ASUO Constitution Court rules that appointed executive members don’t need Senate approval
The ASUO Constitution Court has released a clarification saying the ASUO president can hire an executive team without senate approval.
University of Oregon student Thomas Tullis asked the Constitution Court to clarify a section in ASUO Constitution rules, wanting to know whether the appointments requiring senate approval include executive members.
According to the bylaws, members of ASUO Constitution Court, Elections board, four finance committees and the Student Senate must be confirmed by the ASUO Senate. However, it did not specify whether that includes executive staff, Tullis said in the document.
“Senate confirmation serves as a check against nepotism, cronyism, patronage and unnecessary staff positions,” Tullis wrote. “One may point to tradition and how executive appointees have not been getting Senate approval in recent memory, but the idea that ignoring a constitutional provision renders it invalid is a very dangerous precedent.”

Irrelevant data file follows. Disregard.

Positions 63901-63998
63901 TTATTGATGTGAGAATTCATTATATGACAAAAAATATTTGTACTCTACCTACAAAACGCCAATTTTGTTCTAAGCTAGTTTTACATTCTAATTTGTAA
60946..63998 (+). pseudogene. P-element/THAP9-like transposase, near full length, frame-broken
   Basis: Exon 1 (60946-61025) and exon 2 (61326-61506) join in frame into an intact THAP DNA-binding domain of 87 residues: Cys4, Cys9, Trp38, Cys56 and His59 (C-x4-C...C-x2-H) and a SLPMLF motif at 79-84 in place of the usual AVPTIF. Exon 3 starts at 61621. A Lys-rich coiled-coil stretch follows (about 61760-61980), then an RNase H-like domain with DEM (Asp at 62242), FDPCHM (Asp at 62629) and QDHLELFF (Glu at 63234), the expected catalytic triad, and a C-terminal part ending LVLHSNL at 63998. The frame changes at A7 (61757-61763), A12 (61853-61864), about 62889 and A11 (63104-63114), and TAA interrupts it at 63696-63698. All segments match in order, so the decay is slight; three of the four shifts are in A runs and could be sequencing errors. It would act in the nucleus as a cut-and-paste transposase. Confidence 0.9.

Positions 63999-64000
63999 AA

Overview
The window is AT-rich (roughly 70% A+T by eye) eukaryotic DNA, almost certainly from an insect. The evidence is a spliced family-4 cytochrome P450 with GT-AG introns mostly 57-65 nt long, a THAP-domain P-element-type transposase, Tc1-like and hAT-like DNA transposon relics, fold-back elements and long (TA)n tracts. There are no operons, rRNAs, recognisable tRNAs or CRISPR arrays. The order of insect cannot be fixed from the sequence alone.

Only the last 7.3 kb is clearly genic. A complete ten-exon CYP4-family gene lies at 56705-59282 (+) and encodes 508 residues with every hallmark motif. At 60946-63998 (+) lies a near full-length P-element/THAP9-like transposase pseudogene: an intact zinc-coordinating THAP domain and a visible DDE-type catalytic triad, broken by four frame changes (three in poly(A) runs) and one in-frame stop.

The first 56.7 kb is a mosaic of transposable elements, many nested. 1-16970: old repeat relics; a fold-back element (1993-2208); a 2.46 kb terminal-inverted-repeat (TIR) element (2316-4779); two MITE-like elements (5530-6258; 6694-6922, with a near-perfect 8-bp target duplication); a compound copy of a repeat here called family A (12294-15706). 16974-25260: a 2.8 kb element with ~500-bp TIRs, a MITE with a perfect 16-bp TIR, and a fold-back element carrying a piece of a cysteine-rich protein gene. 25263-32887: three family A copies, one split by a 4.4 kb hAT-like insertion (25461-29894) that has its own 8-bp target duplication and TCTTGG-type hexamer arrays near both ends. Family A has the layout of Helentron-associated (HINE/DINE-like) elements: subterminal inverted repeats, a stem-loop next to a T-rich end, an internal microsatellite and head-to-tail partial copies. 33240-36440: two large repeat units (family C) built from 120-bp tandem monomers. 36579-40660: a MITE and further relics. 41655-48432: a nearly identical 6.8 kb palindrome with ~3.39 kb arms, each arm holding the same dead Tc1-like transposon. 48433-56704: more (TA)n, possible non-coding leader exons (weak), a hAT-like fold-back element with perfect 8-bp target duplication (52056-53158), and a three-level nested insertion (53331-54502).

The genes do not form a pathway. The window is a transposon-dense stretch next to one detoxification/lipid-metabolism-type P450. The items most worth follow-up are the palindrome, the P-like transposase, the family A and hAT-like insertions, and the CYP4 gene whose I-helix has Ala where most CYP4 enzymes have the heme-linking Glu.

The Constitution Court released a clarification today, agreeing that “the wording is opaque and nowhere is there a specific mention of executive staff or hiring.” It also stated that the hiring process of executive staff, without senatorial approval, is an established practice.
“At no time in memory has senatorial approval been a requirement for executive staff. In addition, this practice has neither been contested nor been cause for controversy,” the document read.
In English, this means the next ASUO President, Quinn Haaga, can continue to appoint her cabinet team without going through Senate. They will take office on May 25.
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